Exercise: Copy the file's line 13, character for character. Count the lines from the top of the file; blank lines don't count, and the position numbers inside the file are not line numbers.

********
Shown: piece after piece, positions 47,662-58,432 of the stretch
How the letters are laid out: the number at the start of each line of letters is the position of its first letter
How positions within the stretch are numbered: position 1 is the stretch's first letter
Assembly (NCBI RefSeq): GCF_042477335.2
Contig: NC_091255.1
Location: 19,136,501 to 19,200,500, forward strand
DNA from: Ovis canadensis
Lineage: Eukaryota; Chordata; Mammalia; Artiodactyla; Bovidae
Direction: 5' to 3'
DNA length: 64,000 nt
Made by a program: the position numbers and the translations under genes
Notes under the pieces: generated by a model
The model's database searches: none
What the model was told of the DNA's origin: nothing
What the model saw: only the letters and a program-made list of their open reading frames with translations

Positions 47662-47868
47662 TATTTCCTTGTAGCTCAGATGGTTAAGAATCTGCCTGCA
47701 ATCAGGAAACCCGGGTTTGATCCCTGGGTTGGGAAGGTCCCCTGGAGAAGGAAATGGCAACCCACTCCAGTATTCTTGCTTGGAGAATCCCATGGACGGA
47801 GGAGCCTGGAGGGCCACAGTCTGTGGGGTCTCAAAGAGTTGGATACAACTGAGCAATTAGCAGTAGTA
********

The model's database searches: none